NEW ORLEANS, Oct. 20 — Bobby Jindal, a conservative Republican congressman from the New Orleans suburbs and the son of immigrants from India, was elected Louisiana’s governor Saturday, inheriting a state that was suffering well before Hurricane Katrina left lingering scars two years ago.
Mr. Jindal, 36, defeated three main challengers in an open primary. With more than 90 percent of the vote counted, he received 53 percent, above the 50 percent-plus-one threshold needed to avoid a runoff in November. He will be the nation’s first Indian-American governor when he takes office in January.
Mr. Jindal’s victory over a state Democratic party weakened by perceptions of post-hurricane incompetence and corruption was expected, as he has had an overwhelming lead in polls for months. The incumbent, Gov. Kathleen Babineaux Blanco, hurt by stumbles after Hurricane Katrina, did not seek re-election.
The ascendancy of the Brown- and Oxford-educated Mr. Jindal, an unabashed policy wonk who has produced a stream of multipoint plans, is likely to be regarded as a racial breakthrough of sorts in this once-segregated state. Still, it is one with qualifiers attached.
For one thing, he is by now a familiar figure in Louisiana, having made a strong run for the governorship in 2003, though losing to Ms. Blanco. Before that he had held a series of high-profile administrative jobs, including state health secretary at the age of 24, when he earned a reputation for efficiency — critics said cold-bloodedness — for slashing a bloated budget, cutting jobs and lowering reimbursements to doctors.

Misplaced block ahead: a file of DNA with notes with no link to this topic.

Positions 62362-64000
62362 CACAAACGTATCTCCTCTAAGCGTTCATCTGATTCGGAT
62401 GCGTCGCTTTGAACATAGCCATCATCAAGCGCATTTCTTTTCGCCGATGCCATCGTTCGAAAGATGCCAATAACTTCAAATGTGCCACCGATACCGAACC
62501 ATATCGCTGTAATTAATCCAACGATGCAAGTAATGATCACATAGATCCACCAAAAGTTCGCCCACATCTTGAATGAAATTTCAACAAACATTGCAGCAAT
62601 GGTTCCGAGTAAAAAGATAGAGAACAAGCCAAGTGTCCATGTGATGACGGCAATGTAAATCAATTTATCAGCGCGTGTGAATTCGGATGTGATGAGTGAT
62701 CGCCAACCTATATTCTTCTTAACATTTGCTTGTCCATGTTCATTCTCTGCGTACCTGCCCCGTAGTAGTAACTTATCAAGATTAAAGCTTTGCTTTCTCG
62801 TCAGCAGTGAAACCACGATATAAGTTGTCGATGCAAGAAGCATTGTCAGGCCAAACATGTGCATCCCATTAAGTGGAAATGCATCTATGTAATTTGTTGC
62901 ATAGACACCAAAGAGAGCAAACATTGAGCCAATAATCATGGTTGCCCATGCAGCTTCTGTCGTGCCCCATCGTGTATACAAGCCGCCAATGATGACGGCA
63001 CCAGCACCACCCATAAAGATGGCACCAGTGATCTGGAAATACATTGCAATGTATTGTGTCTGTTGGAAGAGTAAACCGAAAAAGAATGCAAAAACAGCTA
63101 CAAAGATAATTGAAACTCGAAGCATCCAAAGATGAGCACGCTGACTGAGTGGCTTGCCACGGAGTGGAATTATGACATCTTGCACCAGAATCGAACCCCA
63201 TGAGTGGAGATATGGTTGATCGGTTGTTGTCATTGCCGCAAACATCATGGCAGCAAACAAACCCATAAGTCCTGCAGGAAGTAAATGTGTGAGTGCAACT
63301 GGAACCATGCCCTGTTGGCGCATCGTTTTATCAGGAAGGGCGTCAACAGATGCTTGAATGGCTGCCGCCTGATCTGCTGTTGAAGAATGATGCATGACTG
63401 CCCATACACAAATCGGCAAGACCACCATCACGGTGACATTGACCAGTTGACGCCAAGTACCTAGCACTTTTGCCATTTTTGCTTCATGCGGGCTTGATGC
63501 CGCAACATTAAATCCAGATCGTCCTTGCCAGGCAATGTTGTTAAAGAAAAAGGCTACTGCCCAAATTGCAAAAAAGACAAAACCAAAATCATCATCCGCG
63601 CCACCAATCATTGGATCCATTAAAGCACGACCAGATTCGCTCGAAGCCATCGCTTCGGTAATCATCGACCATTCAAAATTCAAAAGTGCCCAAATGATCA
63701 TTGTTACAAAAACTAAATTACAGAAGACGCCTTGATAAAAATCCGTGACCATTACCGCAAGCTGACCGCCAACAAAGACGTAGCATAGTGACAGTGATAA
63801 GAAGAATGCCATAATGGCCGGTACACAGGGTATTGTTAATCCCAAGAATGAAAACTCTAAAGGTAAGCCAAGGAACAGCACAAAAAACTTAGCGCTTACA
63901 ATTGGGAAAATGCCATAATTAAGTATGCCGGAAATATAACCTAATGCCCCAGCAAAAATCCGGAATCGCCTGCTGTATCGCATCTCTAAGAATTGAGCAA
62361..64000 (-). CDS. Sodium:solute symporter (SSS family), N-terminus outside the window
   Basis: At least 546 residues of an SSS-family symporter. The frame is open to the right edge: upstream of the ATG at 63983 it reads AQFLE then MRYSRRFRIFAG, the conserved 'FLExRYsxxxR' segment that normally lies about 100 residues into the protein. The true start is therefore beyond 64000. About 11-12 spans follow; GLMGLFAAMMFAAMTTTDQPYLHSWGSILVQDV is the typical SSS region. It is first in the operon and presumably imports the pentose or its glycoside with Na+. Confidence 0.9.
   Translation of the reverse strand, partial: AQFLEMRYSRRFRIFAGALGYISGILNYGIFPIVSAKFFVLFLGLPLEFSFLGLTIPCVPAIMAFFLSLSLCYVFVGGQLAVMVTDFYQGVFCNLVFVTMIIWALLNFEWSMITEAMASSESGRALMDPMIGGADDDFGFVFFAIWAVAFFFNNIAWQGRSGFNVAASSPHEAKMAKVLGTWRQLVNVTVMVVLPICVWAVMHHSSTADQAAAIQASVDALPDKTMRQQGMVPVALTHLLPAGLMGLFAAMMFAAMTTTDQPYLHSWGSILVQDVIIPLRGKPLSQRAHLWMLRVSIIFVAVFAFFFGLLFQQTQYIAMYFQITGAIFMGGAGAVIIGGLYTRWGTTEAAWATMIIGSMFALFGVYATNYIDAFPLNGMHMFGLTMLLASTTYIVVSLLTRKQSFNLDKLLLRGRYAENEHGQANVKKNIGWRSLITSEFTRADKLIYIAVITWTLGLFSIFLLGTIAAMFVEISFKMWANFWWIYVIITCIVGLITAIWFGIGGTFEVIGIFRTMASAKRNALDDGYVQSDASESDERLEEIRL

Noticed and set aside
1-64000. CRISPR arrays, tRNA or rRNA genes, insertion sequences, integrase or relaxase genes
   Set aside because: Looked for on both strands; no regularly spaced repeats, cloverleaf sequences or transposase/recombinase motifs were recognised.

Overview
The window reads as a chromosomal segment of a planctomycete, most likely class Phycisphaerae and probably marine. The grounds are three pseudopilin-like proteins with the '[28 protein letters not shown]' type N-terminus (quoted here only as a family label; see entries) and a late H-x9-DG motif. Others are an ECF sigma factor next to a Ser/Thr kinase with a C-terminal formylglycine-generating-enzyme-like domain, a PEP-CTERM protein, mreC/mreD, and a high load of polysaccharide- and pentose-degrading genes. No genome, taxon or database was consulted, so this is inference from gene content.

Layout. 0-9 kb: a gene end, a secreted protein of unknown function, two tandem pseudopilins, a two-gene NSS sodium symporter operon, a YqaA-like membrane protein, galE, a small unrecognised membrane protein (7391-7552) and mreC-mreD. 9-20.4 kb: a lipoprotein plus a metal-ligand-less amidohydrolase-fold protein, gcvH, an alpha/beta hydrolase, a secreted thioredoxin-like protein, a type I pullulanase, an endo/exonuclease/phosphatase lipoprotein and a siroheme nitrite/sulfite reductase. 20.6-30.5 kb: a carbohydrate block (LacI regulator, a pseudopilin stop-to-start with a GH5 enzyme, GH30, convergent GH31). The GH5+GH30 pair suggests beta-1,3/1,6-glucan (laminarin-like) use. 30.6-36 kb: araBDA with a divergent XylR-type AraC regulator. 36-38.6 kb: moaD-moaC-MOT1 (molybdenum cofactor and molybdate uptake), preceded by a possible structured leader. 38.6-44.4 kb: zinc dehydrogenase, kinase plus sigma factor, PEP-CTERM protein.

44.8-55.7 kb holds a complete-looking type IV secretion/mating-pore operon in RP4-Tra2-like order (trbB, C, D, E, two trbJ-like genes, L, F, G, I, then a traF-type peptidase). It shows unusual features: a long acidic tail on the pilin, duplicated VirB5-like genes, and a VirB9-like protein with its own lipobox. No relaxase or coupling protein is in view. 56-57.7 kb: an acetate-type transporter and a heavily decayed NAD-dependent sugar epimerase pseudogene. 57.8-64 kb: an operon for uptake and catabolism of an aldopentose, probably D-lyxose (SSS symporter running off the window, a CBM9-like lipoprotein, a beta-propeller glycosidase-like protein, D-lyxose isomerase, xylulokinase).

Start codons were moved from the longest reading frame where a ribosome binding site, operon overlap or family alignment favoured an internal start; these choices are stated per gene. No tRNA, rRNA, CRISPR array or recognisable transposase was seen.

For another, he did not have the support of a majority of the state’s blacks, about a third of the population, who vote Democratic.
Yet Mr. Jindal, with his decisive victory on Saturday, appears to have overcome a significant racial hurdle that blocked him in 2003, according to analysts: race-based opposition in the deeply conservative northern and eastern parishes of Louisiana that once supported the Ku Klux Klan leader David Duke.
A born-again Roman Catholic, Mr. Jindal made a particular campaign target of these areas, visiting them frequently and bringing his brand of devout Christianity to their rural churches. His social-conservative message — teaching “intelligent design” as an alternative to evolution in public schools, a total ban on abortion, repealing hate-crimes laws — would have been welcome in these areas.
Mr. Jindal campaigned as a cautious reformer, promising a more ethical government, for example, with greater transparency from lobbyists and legislators. His extensive résumé helped him project an image of competence, as did his detailed if conventional policy prescriptions — both evidently appealing to voters here weary of missteps in government since Hurricane Katrina.
But he faces significant challenges. He takes over what is now the nation’s poorest, most uneducated and most unhealthy state, by a number of important measures.
Cleaning up the Capitol in Baton Rouge, which Mr. Jindal has promised to make his first order of business, is unlikely to be regarded as a top priority, as it hardly has been in the past, by a Legislature jealous of its perquisites.
Mr. Jindal has promised to focus resources on the state’s ports, roads and research universities, which have received little state investment. But again, parochial interests and factionalism in a state with strong regional and ethnic divisions often work against these broader initiatives at the Capitol.
And Mr. Jindal, as a fiscal conservative, has had much to say about what he terms “out-of-control spending” but little about a regressive tax structure that relies heavily on sales taxes.